Although we might expect a boat to be attached via an anchor, the metaphor he uses for himself is “Kite.” It adds to that sense of freedom and flight. It’s this word that doesn’t make me want to think of “anchor” in a limiting or restricting way, but in a way that grounds him and keeps him secure. The tape measure becomes the string that connects a kite to its flyer. It has a real sense of motion and movement.

The way Armitage uses all of those floating present participles is also interesting – it gives it a sense of timelessness and a sense of perpetual motion, as if this is how it is and how it will be. Add that to the word “still” and you can see that this is not just a poem about his mother helping him measure up a house, but a poem about their relationship, in the same way that Follower also uses a moment to encapsulate or represent a relationship.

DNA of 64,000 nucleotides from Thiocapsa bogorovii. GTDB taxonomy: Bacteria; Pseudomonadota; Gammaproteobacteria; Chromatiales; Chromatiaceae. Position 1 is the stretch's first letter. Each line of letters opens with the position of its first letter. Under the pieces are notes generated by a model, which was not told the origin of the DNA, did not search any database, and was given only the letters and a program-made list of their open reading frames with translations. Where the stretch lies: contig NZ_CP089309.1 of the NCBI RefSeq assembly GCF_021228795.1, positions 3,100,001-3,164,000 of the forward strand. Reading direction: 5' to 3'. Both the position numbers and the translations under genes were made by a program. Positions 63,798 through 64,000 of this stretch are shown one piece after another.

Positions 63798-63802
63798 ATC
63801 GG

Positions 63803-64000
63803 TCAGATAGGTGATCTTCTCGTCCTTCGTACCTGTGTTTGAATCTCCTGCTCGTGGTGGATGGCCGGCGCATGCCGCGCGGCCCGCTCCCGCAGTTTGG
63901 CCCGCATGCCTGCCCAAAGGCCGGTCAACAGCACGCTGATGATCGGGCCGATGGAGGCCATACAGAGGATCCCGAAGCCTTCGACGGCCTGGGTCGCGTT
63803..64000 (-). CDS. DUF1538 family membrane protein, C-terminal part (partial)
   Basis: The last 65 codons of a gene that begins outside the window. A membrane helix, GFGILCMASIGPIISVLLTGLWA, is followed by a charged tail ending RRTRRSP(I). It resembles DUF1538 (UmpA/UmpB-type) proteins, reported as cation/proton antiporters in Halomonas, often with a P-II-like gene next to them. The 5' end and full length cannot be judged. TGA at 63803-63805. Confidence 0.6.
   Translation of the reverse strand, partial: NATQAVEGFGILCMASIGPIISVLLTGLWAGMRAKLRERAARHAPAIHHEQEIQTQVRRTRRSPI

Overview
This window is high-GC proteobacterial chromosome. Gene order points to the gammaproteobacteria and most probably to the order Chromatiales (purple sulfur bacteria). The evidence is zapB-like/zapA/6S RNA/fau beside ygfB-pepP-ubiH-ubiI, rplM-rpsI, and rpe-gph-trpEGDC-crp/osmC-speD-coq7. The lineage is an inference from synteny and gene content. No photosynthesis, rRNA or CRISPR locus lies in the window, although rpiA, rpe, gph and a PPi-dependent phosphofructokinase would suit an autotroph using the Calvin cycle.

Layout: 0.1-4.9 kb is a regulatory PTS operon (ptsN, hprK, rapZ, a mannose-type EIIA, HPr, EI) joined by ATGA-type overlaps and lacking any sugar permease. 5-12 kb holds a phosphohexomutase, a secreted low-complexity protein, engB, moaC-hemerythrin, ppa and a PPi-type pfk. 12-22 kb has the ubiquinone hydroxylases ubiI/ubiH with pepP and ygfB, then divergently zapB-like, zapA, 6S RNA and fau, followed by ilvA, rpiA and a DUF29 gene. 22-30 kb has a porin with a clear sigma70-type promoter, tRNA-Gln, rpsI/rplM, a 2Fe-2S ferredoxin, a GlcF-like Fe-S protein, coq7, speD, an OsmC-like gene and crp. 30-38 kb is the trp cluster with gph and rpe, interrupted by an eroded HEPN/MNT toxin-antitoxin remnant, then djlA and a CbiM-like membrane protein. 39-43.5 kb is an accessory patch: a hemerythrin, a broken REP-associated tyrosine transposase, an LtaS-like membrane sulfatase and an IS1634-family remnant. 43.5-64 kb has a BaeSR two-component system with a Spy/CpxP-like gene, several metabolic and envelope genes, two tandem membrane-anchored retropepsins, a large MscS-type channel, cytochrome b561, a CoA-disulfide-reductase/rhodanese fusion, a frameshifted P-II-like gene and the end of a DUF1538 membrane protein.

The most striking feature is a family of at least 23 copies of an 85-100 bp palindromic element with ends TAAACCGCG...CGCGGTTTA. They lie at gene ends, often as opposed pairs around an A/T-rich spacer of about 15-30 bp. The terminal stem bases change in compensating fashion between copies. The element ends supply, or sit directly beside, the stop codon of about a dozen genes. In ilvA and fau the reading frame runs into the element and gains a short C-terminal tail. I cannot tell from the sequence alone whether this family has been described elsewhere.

As we move into stanza three, the tense becomes more finite again – the simple present. This time he moves on from his former metaphors to a new one: he becomes an astronaut as he uses the verb “space-walk” and we have the final notion of the tape measure, which is the safety tether or ‘umbilical’ that connects an astronaut to their craft and stops them floating off. Again, we have another sense of the mother “grounding” Armitage, keeping him connected to reality instead of floating off to certain doom. The context of the poem seems to become clearer, with the “empty” bedrooms that give us a sense of a new house. I really think it seems like this is Armitage moving out of his family home for the first time. He has a sense of the intrepid, the explorer, continuing the idea of the house being a symbol of the great wide world.